One was born to privilege, whose family had great wealth.
The other, named Martha, was born poor.
As adults both women felt the need for motherhood.
Martha bore seven children.
The woman of privilege spent seven years in college studying child development and education, eventually receiving her Ph.D., but never married, nor had a child.
Martha’s family needed more room and searched for a house. They found a modest home located in wealthy neighborhood which had once been a servant’s. Now the servant’s home needed repairs, and few were interested in a home which, in comparison with the others around it, seemed merely a servant’s residence.
Martha however, believed there was an advantage for her children to grow up among the children of greater privilege and therefore purchased the unwanted house.
Martha, ever eager to learn more, had read books to better understand parenting. She was surprised to learn one of her favorite teachers lived in her neighborhood.
As coincidence would further have it, both the woman of privilege and Martha were called upon to serve together in teaching neighborhood children. They spent many hours together, but oftentimes did not agree.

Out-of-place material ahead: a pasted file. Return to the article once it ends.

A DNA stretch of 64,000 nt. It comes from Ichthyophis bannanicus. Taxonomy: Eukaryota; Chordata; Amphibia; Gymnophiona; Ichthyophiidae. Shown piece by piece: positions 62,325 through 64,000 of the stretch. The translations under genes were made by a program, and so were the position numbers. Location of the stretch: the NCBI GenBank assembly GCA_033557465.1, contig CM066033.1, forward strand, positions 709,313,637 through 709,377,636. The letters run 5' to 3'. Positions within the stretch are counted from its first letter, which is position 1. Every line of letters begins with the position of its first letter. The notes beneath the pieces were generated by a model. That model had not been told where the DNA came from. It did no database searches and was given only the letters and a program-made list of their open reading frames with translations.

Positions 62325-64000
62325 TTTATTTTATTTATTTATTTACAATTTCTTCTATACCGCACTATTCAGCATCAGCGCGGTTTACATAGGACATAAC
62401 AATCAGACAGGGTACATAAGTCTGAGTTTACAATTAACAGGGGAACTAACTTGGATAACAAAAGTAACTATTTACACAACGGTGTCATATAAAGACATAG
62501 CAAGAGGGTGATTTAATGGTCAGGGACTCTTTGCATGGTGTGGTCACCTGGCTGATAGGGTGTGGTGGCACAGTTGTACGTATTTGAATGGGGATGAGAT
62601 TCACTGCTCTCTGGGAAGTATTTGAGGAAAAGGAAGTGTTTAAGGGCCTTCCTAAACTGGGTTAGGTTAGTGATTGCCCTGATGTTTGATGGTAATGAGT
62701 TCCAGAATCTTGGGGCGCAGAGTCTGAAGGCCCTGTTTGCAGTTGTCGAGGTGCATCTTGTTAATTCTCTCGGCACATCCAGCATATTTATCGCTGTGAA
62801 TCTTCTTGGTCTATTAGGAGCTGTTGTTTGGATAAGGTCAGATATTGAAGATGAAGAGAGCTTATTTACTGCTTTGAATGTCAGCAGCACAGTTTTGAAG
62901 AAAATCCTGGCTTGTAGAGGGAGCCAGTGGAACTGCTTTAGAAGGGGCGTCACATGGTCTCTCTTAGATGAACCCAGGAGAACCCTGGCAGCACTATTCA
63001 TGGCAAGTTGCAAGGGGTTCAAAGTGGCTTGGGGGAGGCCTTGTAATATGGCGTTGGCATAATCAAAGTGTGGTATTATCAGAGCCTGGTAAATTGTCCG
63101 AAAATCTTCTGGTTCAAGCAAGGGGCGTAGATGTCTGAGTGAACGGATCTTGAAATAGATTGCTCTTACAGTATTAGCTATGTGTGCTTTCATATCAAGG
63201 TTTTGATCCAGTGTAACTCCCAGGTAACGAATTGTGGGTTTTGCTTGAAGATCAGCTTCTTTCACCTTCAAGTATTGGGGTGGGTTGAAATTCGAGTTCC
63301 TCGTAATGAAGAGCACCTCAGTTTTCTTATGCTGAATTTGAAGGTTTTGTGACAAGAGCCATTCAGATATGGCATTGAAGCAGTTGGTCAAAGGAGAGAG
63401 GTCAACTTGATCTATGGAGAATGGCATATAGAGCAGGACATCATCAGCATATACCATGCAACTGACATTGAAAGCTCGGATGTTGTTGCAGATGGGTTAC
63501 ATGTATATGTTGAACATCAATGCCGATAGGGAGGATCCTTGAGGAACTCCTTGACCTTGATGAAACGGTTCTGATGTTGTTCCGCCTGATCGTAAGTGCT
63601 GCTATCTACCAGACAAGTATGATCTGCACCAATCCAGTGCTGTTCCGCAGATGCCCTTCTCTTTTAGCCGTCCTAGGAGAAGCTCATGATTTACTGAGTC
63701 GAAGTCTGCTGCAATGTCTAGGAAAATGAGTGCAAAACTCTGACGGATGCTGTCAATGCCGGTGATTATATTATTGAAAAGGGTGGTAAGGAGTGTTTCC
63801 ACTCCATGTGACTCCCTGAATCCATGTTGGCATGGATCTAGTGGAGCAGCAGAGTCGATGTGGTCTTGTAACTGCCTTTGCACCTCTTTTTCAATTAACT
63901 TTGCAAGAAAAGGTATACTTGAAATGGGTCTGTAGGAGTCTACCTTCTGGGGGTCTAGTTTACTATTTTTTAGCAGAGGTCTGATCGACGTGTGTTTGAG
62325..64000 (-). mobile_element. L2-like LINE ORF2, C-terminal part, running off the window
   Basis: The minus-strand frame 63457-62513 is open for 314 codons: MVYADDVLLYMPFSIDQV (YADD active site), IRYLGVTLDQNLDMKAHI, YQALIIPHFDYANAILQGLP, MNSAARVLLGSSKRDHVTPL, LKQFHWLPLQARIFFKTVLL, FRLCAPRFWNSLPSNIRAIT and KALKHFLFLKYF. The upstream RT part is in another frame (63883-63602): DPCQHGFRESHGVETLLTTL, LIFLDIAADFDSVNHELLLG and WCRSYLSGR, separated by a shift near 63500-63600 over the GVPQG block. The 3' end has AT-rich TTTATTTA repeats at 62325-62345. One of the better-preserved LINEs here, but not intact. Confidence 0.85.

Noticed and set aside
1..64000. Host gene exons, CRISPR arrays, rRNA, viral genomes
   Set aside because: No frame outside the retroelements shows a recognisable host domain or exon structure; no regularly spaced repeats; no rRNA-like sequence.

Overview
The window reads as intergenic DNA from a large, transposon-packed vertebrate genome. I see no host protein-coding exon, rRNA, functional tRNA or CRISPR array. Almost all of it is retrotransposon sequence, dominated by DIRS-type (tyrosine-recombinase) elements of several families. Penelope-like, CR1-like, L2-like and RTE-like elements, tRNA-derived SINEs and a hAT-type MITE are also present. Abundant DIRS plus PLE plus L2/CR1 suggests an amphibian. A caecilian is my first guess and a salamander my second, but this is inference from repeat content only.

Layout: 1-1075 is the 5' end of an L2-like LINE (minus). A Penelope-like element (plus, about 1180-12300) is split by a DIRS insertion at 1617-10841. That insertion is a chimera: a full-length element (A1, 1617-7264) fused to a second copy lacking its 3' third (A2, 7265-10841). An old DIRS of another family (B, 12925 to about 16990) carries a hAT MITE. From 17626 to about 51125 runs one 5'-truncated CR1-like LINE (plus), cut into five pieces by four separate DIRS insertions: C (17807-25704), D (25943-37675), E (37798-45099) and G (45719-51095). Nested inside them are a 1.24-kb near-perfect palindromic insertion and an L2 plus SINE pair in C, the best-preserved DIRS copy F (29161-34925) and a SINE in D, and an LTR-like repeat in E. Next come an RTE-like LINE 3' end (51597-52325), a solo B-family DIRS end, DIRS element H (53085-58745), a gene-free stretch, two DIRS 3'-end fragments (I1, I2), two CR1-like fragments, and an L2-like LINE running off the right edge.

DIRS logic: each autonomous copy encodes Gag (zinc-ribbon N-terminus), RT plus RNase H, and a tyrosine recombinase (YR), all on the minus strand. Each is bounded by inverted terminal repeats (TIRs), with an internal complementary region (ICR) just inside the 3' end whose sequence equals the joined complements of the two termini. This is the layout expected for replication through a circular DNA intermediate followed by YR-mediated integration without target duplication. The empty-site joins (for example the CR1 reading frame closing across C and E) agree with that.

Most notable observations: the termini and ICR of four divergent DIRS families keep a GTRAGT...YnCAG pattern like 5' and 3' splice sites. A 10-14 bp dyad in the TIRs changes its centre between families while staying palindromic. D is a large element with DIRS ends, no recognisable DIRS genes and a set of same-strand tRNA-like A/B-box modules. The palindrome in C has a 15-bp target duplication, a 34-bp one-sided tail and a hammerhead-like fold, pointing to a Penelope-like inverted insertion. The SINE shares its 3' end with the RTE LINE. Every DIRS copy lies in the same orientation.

After six years, Martha concluded the conflicts between them were insurmountable.
In the seventh year, Martha concluded that if the woman of privilege could gaze into the eyes of her own children for but five minutes, she would know more than she did now, notwithstanding the many years of study which she had devoted to child development and education.
In the eighth year, Martha concluded it was her responsibility to teach the woman of privilege, and so the occupant of the servant’s house undertook the burden of teaching the needy but unwilling.
It was a role that would require many years, with only limited success.